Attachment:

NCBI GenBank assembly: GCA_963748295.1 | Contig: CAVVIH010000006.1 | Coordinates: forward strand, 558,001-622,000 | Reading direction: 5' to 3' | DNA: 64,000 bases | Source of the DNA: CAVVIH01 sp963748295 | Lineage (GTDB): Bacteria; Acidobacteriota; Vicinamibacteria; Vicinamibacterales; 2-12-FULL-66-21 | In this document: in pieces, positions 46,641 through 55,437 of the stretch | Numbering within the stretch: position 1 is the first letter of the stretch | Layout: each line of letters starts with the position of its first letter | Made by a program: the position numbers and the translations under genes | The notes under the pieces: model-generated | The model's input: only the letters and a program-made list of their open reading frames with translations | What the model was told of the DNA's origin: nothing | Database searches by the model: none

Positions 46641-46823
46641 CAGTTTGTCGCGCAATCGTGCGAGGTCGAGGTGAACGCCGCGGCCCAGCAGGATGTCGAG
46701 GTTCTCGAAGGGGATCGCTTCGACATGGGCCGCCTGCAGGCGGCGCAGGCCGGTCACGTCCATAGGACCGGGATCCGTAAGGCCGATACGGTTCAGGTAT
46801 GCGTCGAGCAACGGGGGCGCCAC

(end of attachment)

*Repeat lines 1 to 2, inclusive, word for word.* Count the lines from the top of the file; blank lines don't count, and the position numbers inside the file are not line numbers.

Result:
NCBI GenBank assembly: GCA_963748295.1 | Contig: CAVVIH010000006.1 | Coordinates: forward strand, 558,001-622,000 | Reading direction: 5' to 3' | DNA: 64,000 bases | Source of the DNA: CAVVIH01 sp963748295 | Lineage (GTDB): Bacteria; Acidobacteriota; Vicinamibacteria; Vicinamibacterales; 2-12-FULL-66-21 | In this document: in pieces, positions 46,641 through 55,437 of the stretch | Numbering within the stretch: position 1 is the first letter of the stretch | Layout: each line of letters starts with the position of its first letter | Made by a program: the position numbers and the translations under genes | The notes under the pieces: model-generated | The model's input: only the letters and a program-made list of their open reading frames with translations | What the model was told of the DNA's origin: nothing | Database searches by the model: none

Positions 46641-46823